I love the DOI. It's the best thing since sliced bread. Actually, it's better than sliced bread - I can slice my own bread - but I can't do what DOIs do so easily.
If you've been living under a rock for a while, you might not know that a DOI is a document object identifier - it's a unique identifier at the article or chapter level (or really at any level - like each image, each paragraph, or the whole book). Like you have ISBNs for books and ISSNs for journal (titles). What's really cool is that you can just put http://dx.doi.org/ in front of one, and get directed to the publisher's page for the article. What if you don't have access to the article at the journal's site? Well, you can enter the doi into your institution's handy open url resolver thingy (like SFX) and it will find the best place for that document (somehow this works less well, not sure why). It's persistent, it's interoperable, actionable (see the site: http://doi.org). The publisher can move the document around and keep the same url using these fabulous things (it's a handle, too).
Publishers have to pay for them - really just to keep the apparatus up - but it's worth every penny. A lot of publishers have gone back to assign a doi to their whole digital backfile (to, oh, 1680 or something).
I'm not the only one who thinks they're handy, APA has required the inclusion of the DOI in the citation for a while now. Oh, and if you use Connotea or ResearchBlogging.org you can just enter the DOI to get it to fill in the rest of the information using the system.
A couple of niggling points:
- there are still a couple of publishers out there who don't participate (I know! Isn't that crazy?)
- sometimes the research databases don't export them in the citation or the direct export to a citation manager (WHY????)
- sometimes you get an article before it has a DOI or maybe after there's a DOI listed on it, but before it's registered in the system. I think this is becoming rarer, but it's a PITA. I get an RSS feed of early view articles from my society's publication. Used to be if you read the feed immediately, it would be 50-50 that the doi would work (it would always work a week later). Now it seems to be pretty immediate.
- some ebook vendors don't provide these at the chapter level. That's really nice when they do. It would be really nice if the various CRC netbases did.
If you enjoy reading about specifications and standards and all that jazz, check out their site. For the rest of us, use DOIs and be happy.
Honestly, there is one thing I've never quite gotten about DOIs. Why not add the four characters "doi:" in front to make it fit as a URN scheme? Is there already such a mapping specified? While I understand that DOIs are about more than just the Web, in a sense, so are URNs, so implementing DOI as a particular and very nice URN schema makes sense to me, but maybe I'm missing something that makes this unreasonable...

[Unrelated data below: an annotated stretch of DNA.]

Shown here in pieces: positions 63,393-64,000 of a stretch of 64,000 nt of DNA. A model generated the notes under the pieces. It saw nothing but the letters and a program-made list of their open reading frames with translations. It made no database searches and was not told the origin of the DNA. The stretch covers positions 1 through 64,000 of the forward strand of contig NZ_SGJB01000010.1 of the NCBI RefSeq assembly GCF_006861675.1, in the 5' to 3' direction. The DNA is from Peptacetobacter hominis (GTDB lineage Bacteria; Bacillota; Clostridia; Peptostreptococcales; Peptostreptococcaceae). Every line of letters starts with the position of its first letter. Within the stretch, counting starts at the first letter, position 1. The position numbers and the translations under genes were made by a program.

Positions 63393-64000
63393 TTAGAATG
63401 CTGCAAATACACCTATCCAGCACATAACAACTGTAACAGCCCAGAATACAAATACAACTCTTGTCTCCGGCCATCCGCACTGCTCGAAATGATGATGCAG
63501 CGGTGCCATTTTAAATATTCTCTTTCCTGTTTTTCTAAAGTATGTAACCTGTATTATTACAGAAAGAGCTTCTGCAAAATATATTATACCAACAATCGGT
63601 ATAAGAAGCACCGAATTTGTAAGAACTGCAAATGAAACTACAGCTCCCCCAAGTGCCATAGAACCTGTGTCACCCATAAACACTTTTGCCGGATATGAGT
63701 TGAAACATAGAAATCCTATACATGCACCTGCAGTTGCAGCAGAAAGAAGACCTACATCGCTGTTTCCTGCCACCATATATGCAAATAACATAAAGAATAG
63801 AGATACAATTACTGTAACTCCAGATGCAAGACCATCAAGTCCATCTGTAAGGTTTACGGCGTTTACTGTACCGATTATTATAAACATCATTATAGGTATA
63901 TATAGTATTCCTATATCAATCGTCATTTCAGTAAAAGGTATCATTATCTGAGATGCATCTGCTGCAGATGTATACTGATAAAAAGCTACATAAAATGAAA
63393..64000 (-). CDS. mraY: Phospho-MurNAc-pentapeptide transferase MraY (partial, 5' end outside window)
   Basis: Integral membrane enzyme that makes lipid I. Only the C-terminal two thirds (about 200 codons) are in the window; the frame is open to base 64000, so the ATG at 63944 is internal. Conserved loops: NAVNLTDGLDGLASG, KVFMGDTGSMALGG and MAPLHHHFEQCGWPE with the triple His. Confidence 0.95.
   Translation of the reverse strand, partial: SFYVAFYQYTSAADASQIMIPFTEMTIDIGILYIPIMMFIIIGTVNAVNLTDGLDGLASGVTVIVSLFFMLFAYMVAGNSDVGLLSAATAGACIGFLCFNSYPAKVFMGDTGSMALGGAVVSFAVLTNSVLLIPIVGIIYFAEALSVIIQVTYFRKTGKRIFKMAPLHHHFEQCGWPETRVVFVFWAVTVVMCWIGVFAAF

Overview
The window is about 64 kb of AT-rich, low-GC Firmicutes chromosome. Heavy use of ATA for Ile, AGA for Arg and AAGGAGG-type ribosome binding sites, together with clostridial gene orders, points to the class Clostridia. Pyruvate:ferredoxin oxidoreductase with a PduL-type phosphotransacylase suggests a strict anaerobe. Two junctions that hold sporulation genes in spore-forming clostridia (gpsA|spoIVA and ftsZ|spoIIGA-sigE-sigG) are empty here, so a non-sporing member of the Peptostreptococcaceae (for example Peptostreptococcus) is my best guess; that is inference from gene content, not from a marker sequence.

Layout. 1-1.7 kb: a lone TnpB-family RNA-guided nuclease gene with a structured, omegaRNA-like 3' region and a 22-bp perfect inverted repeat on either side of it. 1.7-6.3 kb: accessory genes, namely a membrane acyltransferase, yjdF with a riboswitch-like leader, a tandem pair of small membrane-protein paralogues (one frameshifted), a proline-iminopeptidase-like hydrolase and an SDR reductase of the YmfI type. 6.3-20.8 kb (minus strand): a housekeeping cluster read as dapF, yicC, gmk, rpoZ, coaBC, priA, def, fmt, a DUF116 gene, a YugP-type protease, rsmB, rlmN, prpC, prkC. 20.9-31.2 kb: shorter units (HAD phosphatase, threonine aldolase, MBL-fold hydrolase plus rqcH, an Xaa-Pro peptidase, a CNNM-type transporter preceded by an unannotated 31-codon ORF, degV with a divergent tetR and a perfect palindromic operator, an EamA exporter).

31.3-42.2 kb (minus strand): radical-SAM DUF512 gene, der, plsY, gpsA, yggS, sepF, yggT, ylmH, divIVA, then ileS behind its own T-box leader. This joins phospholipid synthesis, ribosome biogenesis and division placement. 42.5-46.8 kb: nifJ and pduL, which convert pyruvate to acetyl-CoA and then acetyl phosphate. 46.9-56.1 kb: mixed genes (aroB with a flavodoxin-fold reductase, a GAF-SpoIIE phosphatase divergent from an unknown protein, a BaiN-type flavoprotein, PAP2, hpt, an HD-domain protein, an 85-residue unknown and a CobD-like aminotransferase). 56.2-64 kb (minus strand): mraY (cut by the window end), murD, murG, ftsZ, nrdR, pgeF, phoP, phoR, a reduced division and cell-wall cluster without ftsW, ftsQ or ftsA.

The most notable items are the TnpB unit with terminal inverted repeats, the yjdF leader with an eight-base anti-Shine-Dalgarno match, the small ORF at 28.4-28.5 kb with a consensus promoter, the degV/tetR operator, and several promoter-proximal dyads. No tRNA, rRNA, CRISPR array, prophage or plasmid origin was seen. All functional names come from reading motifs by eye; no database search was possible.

Do DOIs actually do anything for us that URLs would not do if only people did not insist on messing with them? So far as I can see, a DOI is only as good as the assurance we have from the relevant organizations that it will never be messed with in a similar way, never changed, deleted, lost, or otherwise rendered useless. How far can we really trust that will be so? Doesn't introducing the IDF (or whatever) into the system just introduce one more possible point of failure, one more organization that might become careless or moribund? If they were actually archiving documents, that would be a different matter, but DOIs (unless I completely misunderstand) are just a second, redundant set of pointers.
Why would it not be just as good (and easier) to extract a undertaking from the relevant organizations (publishers, presumably) that they will, in future, refrain from changing the relevant URLs? Presumably, to make the DOI system work, publishers (or whoever else archives the actual files) have already had to undertake to make sure either that the files are never moved, or that if they are moved, the DOI will always be promptly updated to point to the right place. How is this easier (and more reliable, because it relies on fewer fallible organizations) than simply refraining from changing URLs?
What am I missing here?
@Chris - I don't know about the URN thing, but it seems to be discussed a lot on the doi page. See: http://www.doi.org/handbook_2000/enumeration.html#2.9.3
@Nigel - well, I think we've proven that publishers can't and won't promise to keep the URL stable! The point for handles or purls, afaik, is that you have one stable url and then the longer one can change at will and you just update the registry. So if a journal or even the publisher gets sold or transferred or if it's archived by another service, there are some legitimate times to update the url.
@Nigel - In reality, ownership and systems change. Ideally, every site admin would keep up the integrity of their URLs, past and present. However the 404 error is far more common. When a journal changes hands or the hosting platform changes, the URL changes but the DOI does not. I think DOI's give the publishers a business case to keep up access to their content when the changes occur but do not come with the perceived admin overhead. It is a single point of updated information versus a nest of httpd.conf edits or .forwards.
I am wondering: how essential ARE DOIs when it comes to citing (multi)media files in scholarly communication? http://network.nature.com/groups/citation-science/forum/topics/5402
I guess you, it's not "Aussie, Oi! Oi! Oi!", but "Documents, DOI! DOI!DOI!" :-)
Edit: I guess for you, ...
(Sorry, rushed typing.)